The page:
Several blogs are dedicated to writing about alternatives to plastics. You can always check them out for more ideas

One popular concept is to use plastic items like lotion or soda bottles in DIY projects. There are many tutorials online on how to creatively make use of used plastic. These are a great way to explore your creative side and reduce plastic thrown into the landfills at the same time.

It is however unrealistically optimistic to think that repurposing a few soda bottles will help the environment. You can only make so many pen-stands and flowering pots. A true solution is to efficiently recycle, make sure you check your local guidelines, and sort your recyclable plastics properly. 

It also helps to reduce your plastic waste in sustainable ways which you easily incorporate into your daily routine. 

There are DIY projects that may be more worth your time. There are open-source plastic recycling machines that can help you recycle plastic in your very home. 

These are of course not for everyone, but if you’re up for the challenge, I wish you luck. 

Conclusion:

This article focused on how to properly recycle plastics at home. I went over different types of recyclable plastics, how to process them before throwing them in the recycling bin, where you can find information about your local recycling programs, and how you can reuse your plastic containers to reduce waste. 

Frequently Asked Questions (FAQs): How to recycle plastic at home.

How can we recycle plastic at home?

Keep your plastics in a separate bin. Check your local guidelines on recycling and make sure you separate your soft plastics from hard ones. 

How do you recycle plastic products? 

Most cities pick up recyclables from every neighborhood if they are properly sorted and left in specific locations. Just make sure you separate paper, metal, plastics, etc. as required by the city. 

What are the rules of plastic recycling?

For recycling household plastic products, there are three main rules, wash them well, keep the caps on, and remove all paper wrappings from the container.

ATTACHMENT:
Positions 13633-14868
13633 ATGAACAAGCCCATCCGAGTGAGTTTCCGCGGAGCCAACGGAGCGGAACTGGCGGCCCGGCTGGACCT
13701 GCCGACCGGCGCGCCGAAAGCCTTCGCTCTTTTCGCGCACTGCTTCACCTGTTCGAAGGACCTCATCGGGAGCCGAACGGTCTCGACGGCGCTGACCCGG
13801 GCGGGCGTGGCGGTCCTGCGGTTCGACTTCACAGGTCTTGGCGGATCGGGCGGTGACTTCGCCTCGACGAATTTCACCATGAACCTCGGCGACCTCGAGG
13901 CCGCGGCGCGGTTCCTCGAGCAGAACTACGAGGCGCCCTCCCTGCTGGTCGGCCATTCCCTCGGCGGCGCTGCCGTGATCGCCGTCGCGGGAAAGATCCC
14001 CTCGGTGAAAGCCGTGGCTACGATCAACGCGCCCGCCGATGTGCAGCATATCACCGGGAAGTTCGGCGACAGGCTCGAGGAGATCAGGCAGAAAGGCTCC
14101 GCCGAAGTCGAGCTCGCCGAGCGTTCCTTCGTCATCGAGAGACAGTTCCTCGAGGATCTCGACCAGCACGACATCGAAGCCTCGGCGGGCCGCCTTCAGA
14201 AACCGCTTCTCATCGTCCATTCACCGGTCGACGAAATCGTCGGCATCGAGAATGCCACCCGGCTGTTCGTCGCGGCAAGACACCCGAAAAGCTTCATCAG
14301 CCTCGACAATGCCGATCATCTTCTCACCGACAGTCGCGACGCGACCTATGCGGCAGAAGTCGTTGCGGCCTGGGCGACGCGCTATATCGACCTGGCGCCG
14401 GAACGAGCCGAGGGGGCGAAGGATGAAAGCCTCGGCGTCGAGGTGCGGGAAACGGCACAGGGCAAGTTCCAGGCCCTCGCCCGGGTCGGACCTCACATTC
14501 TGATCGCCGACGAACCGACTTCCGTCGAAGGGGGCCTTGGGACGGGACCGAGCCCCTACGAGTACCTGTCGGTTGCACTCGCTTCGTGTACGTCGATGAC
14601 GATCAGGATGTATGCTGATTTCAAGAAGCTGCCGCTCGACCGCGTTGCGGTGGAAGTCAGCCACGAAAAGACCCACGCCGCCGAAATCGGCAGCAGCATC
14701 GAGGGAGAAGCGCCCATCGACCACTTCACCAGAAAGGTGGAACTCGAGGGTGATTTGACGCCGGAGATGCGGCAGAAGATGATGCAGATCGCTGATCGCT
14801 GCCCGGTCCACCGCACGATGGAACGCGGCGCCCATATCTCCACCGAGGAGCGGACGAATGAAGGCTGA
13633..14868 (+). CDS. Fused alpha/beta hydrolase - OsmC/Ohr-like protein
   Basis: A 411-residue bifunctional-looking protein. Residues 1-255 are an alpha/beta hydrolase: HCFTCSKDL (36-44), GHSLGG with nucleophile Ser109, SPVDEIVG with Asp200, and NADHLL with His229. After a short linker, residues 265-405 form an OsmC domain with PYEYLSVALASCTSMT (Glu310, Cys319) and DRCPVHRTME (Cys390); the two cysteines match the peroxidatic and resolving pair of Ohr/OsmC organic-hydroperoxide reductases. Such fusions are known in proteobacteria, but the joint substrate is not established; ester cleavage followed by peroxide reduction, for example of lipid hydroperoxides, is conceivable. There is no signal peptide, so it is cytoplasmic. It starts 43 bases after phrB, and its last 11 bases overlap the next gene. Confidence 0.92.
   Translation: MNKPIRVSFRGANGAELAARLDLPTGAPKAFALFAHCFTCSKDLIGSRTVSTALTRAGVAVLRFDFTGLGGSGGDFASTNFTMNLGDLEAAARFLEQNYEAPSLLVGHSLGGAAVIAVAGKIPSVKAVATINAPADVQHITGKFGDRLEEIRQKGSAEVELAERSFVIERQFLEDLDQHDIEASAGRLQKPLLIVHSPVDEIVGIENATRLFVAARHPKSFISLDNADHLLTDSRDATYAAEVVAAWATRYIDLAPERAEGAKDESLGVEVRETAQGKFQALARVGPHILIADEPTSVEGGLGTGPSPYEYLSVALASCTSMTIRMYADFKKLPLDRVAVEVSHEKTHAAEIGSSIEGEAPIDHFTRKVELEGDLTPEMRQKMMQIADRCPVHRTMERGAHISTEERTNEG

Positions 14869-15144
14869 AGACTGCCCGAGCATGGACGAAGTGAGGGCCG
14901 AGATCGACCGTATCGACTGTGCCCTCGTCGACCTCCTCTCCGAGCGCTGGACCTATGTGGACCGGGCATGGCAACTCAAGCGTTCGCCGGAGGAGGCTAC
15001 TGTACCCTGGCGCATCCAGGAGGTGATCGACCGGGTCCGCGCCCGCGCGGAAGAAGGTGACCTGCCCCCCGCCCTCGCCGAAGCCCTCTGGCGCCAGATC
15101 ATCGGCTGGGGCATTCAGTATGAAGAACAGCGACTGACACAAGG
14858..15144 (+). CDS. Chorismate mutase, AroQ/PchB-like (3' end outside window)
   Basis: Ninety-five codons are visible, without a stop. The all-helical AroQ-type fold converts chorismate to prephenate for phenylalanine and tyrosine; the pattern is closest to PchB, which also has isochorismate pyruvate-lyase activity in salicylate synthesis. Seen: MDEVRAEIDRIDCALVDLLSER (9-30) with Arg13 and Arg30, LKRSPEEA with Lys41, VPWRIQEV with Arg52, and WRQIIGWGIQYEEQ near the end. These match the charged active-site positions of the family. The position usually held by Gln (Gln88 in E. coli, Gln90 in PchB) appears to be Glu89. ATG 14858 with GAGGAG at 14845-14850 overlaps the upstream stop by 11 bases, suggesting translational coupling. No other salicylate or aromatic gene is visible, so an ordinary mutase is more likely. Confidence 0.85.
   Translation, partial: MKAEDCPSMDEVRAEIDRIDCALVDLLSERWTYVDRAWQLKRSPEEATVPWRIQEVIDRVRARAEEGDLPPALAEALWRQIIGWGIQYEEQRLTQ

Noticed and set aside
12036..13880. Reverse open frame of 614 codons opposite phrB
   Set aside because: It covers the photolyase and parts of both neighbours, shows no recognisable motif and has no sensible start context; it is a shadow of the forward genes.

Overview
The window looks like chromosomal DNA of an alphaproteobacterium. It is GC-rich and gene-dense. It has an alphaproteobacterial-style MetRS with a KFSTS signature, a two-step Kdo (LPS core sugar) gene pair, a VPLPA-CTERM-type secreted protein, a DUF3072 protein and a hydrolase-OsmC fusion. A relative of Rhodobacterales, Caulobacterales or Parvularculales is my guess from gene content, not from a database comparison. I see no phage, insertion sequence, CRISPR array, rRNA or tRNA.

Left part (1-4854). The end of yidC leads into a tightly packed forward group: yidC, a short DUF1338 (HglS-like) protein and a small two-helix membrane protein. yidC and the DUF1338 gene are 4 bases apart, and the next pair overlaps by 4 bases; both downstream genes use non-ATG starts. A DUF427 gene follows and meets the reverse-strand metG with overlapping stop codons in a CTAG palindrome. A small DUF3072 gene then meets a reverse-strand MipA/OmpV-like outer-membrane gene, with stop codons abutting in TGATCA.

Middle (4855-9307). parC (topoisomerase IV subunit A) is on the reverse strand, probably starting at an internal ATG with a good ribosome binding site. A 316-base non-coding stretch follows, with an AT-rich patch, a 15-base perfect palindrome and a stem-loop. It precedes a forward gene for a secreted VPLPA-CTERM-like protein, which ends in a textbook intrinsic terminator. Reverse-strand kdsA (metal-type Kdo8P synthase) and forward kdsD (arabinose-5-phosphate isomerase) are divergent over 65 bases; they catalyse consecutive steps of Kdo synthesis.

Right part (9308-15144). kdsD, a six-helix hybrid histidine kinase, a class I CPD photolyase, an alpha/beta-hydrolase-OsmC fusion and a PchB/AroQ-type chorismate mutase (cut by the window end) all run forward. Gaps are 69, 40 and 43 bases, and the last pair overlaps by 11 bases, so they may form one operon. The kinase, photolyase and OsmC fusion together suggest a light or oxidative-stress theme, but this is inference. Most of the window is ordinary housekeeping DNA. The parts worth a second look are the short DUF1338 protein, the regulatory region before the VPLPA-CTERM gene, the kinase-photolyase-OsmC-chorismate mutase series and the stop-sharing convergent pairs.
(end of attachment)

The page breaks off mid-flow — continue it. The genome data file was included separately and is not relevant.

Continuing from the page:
How can plastic be reused at home?

There are many DIY blogs you can visit for this. For example, you can use your soda bottles to make pen-stands, flower pots, toothbrush holders, and so many more. You just need your imaginations.

How do you dispose of plastic waste at home?

Most soft plastics like cling wrap, food wrappers are not recyclable, so just throw them in the trash. Most hard plastics are, except deodorant bottles or toothbrushes for example. Check local guidelines to find out what’s recycled in your area. Put the recyclables in the recycle bin for municipal workers can pick them up.

References: 

  1. (2021). Retrieved 12 December 2021, from https://www.youtube.com/watch?v=IuT01TKB7VY
  2. Callaghan, M. (2021). How to recycle plastic at home. Retrieved 12 December 2021, from https://www.popsci.com/how-to-recycle-plastic-at-home/
  3. Hanula, D. (2021). 18 Ways to Repurpose Plastic Containers and Bottles. Retrieved 12 December 2021, from https://www.budgetdumpster.com/blog/diy-plastic-bottles-recycling/
  4. Aranha, J. (2021). How to Reuse Plastic Bottles At Home: 10 Innovative Ideas. Retrieved 12 December 2021, from https://www.thebetterindia.com/207259/how-to-reuse-plastic-bottles-at-home-10-innovative-ideas/
  5. The Ultimate Guide to Recycling, Reusing and Repurposing Plastic Items – Plastics Make It Possible. (2021). Retrieved 12 December 2021, from https://www.plasticsmakeitpossible.com/plastics-at-home/the-ultimate-guide-to-recycling-reusing-and-repurposing-plastic-items/
  6. Young, C., Ozdemir, D., McFadden, C., & Paleja, A. (2021). 11 Awesome DIY Recycling Systems You Can Build at Home. Retrieved 12 December 2021, from https://interestingengineering.com/11-awesome-diy-recycling-systems-you-can-build-at-home
  7. Fantastic Cleaners. (2021). Retrieved 12 December 2021, from https://blog.fantasticcleaners.com/how-to-recycle-plastic-at-home/
  8. These DIY Machines Let Anyone Recycle Plastic Into New Products. (2021). Retrieved 12 December 2021, from https://www.fastcompany.com/40486883/these-diy-machines-let-anyone-recycle-plastic-into-new-products
  9. How to turn plastic waste in your recycle bin into profit. (2021). Retrieved 12 December 2021, from https://theconversation.com/how-to-turn-plastic-waste-in-your-recycle-bin-into-profit-147081
  10. 10.How To Recycle Plastic At Home ? – Plastic Recycling Methods. (2021). Retrieved 12 December 2021, from https://dirt2tidy.com.au/blog/how-to-recycle-plastic-at-home/

What was missing from this post which could have made it better?

Leave a Comment